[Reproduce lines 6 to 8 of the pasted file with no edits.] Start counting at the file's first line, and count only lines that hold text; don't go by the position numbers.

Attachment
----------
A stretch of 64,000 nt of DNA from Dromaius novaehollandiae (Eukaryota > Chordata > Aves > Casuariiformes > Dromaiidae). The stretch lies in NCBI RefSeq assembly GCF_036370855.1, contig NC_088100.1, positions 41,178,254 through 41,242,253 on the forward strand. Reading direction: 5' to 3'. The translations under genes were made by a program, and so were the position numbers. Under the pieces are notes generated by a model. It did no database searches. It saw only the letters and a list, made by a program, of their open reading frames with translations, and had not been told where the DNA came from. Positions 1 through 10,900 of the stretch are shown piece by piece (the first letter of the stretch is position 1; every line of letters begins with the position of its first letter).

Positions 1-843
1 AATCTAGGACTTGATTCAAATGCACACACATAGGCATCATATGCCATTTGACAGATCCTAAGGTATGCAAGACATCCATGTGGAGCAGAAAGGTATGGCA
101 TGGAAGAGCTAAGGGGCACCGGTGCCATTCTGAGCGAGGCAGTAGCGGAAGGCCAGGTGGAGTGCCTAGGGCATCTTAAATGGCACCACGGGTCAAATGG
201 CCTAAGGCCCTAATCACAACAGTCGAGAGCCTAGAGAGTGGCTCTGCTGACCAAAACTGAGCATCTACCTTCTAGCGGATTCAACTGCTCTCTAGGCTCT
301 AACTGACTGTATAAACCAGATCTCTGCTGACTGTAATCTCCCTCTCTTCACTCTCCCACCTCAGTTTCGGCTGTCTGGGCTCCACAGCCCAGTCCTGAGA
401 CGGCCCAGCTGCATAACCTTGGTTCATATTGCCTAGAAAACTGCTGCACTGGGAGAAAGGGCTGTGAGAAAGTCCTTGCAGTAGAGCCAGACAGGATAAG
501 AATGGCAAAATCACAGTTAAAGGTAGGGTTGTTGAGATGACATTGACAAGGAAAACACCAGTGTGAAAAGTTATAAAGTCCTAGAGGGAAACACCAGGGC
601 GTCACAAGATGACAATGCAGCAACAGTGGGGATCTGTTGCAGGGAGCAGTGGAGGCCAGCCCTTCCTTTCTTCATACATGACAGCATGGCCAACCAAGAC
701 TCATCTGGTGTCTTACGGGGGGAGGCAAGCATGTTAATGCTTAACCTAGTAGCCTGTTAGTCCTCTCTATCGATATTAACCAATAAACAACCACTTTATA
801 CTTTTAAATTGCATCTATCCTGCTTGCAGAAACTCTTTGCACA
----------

301 AACTGACTGTATAAACCAGATCTCTGCTGACTGTAATCTCCCTCTCTTCACTCTCCCACCTCAGTTTCGGCTGTCTGGGCTCCACAGCCCAGTCCTGAGA
401 CGGCCCAGCTGCATAACCTTGGTTCATATTGCCTAGAAAACTGCTGCACTGGGAGAAAGGGCTGTGAGAAAGTCCTTGCAGTAGAGCCAGACAGGATAAG
501 AATGGCAAAATCACAGTTAAAGGTAGGGTTGTTGAGATGACATTGACAAGGAAAACACCAGTGTGAAAAGTTATAAAGTCCTAGAGGGAAACACCAGGGC